Midnight bark

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This Month in Naval History
Midnight bark

(Bark: t. 387; 1. 126'; b. 27'10"; dr. 11'; cpl. 70; n. 6 32
pdrs., 1 20-pdr. P.r.)

The first Midnight was purchased as Dawn by the Navy at New York 31 July 1861 and commissioned at New York; Navy Yard 10 October 1861, Acting Volunteer Lt. James Trathen in command.

Assigned to the Gulf Blockading Squadron 2 November 1861, Midnight operated primarily along the southwestern coast of Texas, from time to time engaging Confederate coastal batteries as she served the Union blockade. Her faithful performance of duty in an area remote and neglected by war correspondents, illustrates the hardship often suffered by American sailors during the Civil War. In August 1862, as he reported sending Midnight home, Farragut com!mented: "The Midnight has been most active on the west coast of Texas and has been now constantly On blockade 8 months, during which time she has only had fresh provision 24 days .... Forty cases of scurry, and dysentery [make it] impossible for such a crew to recruit in this climate."

Overhauled and her crew restored to health, Midnight arrived Port Royal. S.C. 16 October for service in the South Atlantic Blockading Squadron. For almost 2 years she continued this duty, a strong link in the chain which the Union Navy had forged and was drawing ever tighter around the Confederacy. On 3 February 1864 she captured British schooner Defy off Doboy Light, Gal. sailing from Nassau to Beaufort, N.C. with a cargo of salt for the South. Midnight was ordered to Philadelphia 2 August for repairs.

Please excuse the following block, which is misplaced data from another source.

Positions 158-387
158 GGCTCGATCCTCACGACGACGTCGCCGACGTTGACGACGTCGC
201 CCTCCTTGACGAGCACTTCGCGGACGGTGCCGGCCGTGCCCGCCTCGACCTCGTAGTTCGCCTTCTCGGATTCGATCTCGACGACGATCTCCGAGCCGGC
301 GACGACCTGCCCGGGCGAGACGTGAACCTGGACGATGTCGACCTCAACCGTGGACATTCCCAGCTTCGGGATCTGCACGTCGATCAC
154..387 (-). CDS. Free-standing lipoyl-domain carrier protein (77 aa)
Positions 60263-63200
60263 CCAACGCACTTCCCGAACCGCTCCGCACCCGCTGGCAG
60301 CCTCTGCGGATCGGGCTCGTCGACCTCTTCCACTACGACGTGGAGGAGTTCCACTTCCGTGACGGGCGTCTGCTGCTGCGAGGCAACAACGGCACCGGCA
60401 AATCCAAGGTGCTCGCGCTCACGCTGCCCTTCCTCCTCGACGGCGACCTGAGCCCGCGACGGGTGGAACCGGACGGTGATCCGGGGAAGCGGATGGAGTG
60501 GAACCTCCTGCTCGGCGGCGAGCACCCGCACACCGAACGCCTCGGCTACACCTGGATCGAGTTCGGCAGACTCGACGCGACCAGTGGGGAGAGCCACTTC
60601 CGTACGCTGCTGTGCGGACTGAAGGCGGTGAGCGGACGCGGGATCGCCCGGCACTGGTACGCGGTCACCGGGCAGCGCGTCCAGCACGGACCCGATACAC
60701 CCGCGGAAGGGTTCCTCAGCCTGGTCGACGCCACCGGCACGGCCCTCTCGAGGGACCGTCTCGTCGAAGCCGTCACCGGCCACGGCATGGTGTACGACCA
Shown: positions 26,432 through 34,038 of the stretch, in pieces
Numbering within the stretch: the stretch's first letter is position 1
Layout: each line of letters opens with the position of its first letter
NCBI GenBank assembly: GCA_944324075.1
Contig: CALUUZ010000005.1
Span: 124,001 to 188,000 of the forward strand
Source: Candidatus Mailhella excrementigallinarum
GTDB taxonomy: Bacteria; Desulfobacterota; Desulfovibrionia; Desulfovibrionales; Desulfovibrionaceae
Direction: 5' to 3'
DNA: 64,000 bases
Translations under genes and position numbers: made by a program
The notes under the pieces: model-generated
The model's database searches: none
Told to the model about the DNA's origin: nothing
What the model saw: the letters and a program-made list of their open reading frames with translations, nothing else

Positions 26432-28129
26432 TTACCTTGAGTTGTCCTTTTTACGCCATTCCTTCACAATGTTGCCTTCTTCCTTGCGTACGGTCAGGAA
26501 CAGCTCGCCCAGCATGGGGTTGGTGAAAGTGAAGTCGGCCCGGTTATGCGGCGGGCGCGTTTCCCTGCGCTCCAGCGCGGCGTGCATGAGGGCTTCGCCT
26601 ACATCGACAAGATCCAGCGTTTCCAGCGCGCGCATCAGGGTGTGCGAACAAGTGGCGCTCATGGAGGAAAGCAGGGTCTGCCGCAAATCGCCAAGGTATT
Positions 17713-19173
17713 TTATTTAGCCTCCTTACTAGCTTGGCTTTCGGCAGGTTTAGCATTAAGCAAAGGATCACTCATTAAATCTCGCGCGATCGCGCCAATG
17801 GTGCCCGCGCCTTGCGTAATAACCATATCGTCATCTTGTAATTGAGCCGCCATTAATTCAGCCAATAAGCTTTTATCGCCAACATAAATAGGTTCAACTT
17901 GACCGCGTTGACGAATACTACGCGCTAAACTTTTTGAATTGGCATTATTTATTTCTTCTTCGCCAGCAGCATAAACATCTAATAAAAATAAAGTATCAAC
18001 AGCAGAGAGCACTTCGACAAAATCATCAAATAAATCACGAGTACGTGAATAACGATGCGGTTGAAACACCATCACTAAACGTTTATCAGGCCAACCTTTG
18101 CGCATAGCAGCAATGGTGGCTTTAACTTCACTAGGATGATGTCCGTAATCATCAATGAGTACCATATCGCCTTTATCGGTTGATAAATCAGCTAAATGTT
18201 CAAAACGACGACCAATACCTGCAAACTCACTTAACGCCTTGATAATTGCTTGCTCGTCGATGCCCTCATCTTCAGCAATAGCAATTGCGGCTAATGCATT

Midnights's last tour of duty took her to the Fast Gulf Blockading Squadron early in the fall. Besides serving in the blockade, she from time to time sent landing parties ashore in the vicinity of St. Andrew.H Bay, to gather information and to destroy Confederate resources. Salt works were her favorite targets. Vast quantities of which were needed by the South to preserve meat, fish and other perishable foods; to cure hides; and to bolster the Southern munition industry. The Union Navy's systematic attacks on salt works seriously impaired the Confederacy's ability to remain at war. Midnight's most successful expedition began 1 February when a party landed at St. Andrews Bay. Three days later they returned to the ship, after destroying beyond repair several large salt plants and dumping tons of the precious chemical into the sea.

Midnight served at St. Andrews Bay through the end of the war. She sailed north early in July and was sold at public auction in Boston to C. H. Miller 1 November 1865.

Midnight (IX-149) was renamed Trefoil (q.v.) 29 May 1944


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